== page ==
Announcing the Winners of the Mango Languages Dissertation Award 2023
Written by Kaitlyn Tagarelli with contributions from Joanne Koh, Jonathan Malone, and Xingying Zhang
It’s that time of year again, when Mango Languages has the privilege of hearing from rockstar Ph.D. students about their innovative dissertation projects examining language learning through technology.
The competition was fierce this year but we are delighted to announce this year’s winner, along with two additional projects that deserve mention.
And the winner is...
Second Language Studies at Michigan State
Vocabulary learning through out-of-class extensive viewing in an EFL context: A longitudinal study
Joanne’s dissertation focuses on extensive viewing — that’s prolonged and regular engagement with authentic second-language audiovisual materials outside of formal language classrooms. According to Joanne, extensive viewing has recently gained attention as a potential extramural activity for developing second-language vocabulary, particularly because of the growing availability of meaningful input through streaming platforms, like Netflix.
Joanne’s project delves into how Korean learners of English naturally engage in extensive viewing in informal settings… in other words, how they watch TV shows on Netflix. By tracking learners’ viewing patterns, along with other extramural language learning activities, this project aims to explore how these practices influence vocabulary learning.
Joanne predicts that extensive viewing will help learners improve their second-language vocabulary, which would mean that it’s a great way for learners to take ownership of their learning in their own time. The implications? Learners are encouraged to watch more TV in their second language, especially if they are learning in a context that might not have enough meaningful input to promote vocabulary development.
Second Language Acquisition at the University of Maryland
Toward A Theory-based Account of the Vocabulary Processing and Learning Benefits of Reading While Listening
Do you like to read online? Do you listen to audiobooks? Could doing both at the same time help you learn a new language?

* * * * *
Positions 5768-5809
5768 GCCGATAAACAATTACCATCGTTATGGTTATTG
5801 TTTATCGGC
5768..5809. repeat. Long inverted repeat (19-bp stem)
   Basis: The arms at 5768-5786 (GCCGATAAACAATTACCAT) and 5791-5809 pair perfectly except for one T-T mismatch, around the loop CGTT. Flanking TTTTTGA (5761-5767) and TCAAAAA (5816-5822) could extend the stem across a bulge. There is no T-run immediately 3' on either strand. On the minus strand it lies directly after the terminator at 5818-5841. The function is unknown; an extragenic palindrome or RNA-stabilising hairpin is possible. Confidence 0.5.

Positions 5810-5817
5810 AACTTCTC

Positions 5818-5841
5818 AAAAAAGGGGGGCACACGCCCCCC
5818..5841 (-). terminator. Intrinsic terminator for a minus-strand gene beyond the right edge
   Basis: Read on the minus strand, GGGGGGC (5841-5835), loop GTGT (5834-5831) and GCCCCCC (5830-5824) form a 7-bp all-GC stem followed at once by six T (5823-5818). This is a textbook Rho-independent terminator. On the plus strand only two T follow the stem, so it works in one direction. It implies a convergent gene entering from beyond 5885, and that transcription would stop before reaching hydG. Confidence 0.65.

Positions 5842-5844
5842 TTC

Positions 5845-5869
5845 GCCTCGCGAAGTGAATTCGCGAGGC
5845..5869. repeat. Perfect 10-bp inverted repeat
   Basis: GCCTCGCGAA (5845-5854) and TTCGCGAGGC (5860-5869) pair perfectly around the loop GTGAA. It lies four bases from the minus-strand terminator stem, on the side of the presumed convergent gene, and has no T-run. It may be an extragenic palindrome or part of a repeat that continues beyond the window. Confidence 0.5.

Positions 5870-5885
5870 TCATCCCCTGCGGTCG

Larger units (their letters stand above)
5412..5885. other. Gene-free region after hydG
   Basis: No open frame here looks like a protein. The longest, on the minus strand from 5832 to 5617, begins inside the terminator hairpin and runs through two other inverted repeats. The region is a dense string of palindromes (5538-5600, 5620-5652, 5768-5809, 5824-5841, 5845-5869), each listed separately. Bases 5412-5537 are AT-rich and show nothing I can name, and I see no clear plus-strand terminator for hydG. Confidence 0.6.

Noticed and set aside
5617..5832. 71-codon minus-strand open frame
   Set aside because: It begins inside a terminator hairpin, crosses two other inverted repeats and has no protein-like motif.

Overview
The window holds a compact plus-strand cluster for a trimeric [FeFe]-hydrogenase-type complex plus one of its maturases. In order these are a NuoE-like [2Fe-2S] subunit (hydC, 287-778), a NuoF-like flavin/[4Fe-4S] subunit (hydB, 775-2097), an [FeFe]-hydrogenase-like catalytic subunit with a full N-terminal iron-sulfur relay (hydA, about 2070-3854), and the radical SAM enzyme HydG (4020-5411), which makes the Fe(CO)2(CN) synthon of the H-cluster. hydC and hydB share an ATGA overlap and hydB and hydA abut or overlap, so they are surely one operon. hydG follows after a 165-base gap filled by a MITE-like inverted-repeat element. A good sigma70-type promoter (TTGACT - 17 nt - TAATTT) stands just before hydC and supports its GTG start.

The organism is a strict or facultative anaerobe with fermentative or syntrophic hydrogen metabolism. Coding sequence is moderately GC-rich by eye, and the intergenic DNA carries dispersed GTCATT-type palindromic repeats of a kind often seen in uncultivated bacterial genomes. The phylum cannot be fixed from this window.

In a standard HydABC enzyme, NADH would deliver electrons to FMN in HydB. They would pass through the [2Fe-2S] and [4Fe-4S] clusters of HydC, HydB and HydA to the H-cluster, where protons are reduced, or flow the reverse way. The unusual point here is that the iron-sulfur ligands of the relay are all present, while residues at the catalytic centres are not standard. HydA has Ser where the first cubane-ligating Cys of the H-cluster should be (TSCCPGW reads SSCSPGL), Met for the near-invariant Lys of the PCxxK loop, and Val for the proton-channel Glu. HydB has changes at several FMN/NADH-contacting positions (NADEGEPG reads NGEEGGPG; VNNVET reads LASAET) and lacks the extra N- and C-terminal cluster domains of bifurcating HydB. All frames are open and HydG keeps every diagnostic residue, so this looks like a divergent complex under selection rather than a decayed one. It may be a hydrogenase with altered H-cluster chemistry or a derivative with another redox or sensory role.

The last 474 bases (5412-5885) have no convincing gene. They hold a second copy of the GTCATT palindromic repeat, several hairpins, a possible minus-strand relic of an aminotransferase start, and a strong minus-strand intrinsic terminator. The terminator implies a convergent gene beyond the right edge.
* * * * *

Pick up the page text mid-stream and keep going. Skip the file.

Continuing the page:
Jon’s dissertation project focuses on how listening while you read in a second language changes the way you read and influences the learning of new words. Learning a new word involves learning information about both how it sounds and how it is written, which suggests that reading while listening may help vocabulary learning. Indeed, previous research has suggested that learners benefit from engaging in multiple modalities (reading, listening, watching videos, viewing images) when learning new words from context. Many language learning apps provide learners with the opportunity to both read and listen to new language, often simultaneously, but little research has examined the way this simultaneous presentation of multiple modalities impacts real-time reading behavior.
This study aims to better understand the impacts of reading while listening by examining the eye movements of English language learners while they read a 7,500-word short story in English, determining how closely learners follow the audio while reading, and investigating the relationship between looking at and learning new words.
College of International Studies at Shenzhen University, China
MALL Acceptance and Engagement
The emergence of mobile technology has paved the way for personalized and self-directed language learning beyond the confines of the conventional classroom setting. This study aims to investigate Mobile-Assisted Language Learning (MALL) engagement among Chinese English as a Foreign Language (EFL) learners in informal learning contexts and understand how MALL fits into the landscape of language learning.
Through surveys, reflection journals, and interviews, Xinying found that there are a variety of factors that influence MALL engagement among this group of learners, particularly related to device, social, and learner-related variables. In particular, results showed that learners primarily used mobile devices and appreciated the flexibility and convenience of MALL. And while learners preferred personalized, self-regulated learning, they also expected teachers to be more involved in supporting their self-directed learning and creating social communities of learners to facilitate sharing and communication across classes and proficiency levels.
Overall, this study demonstrates that MALL influences the informal learning practices of EFL learners. Additionally, it provides insights into how and why learners use MALL, what works for them, and what would make the MALL experience better for learners.